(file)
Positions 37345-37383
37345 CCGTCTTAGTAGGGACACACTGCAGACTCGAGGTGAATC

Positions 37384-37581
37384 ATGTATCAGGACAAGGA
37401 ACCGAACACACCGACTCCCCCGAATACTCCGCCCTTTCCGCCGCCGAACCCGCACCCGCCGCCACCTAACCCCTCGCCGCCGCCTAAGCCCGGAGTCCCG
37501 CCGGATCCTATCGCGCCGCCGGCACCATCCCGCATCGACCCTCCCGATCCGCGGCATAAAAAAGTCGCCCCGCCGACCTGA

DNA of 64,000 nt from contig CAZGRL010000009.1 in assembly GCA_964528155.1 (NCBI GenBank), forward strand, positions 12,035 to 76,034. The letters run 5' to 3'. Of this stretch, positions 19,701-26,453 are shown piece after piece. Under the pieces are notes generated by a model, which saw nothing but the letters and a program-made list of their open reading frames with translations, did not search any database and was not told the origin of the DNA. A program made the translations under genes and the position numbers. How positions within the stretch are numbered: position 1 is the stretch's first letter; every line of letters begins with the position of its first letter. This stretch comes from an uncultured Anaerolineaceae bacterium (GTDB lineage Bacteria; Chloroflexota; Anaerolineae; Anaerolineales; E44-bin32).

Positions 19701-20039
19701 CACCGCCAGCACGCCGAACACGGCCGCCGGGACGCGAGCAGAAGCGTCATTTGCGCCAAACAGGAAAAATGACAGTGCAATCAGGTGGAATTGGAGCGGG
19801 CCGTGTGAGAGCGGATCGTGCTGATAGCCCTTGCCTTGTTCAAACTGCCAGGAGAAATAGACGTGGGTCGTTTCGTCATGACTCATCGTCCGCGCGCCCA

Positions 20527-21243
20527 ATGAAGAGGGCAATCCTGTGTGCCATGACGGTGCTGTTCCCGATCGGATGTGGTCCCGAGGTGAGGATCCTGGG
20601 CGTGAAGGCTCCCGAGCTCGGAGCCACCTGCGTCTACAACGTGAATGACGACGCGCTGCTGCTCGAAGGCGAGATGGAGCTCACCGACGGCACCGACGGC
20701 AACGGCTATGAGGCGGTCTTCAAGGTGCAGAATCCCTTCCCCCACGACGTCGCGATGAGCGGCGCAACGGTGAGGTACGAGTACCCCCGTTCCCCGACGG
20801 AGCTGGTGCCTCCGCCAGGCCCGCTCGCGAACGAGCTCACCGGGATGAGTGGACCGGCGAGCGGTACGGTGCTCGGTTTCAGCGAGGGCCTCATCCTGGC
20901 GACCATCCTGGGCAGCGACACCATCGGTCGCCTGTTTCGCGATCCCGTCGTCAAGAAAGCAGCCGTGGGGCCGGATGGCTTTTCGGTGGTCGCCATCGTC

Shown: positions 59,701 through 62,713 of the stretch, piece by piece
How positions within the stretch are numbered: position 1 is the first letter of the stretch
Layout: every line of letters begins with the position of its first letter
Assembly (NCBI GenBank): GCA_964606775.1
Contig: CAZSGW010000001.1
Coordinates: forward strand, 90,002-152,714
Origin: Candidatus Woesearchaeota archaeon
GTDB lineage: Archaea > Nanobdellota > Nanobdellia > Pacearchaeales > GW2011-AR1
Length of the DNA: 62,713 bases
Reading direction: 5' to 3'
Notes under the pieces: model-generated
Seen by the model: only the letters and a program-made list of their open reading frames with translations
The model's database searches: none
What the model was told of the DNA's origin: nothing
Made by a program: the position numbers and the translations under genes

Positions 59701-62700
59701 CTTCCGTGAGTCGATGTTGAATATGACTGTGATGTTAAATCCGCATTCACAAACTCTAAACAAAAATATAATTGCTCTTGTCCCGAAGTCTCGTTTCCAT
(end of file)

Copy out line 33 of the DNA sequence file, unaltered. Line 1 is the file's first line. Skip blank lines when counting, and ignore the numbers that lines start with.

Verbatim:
59701 CTTCCGTGAGTCGATGTTGAATATGACTGTGATGTTAAATCCGCATTCACAAACTCTAAACAAAAATATAATTGCTCTTGTCCCGAAGTCTCGTTTCCAT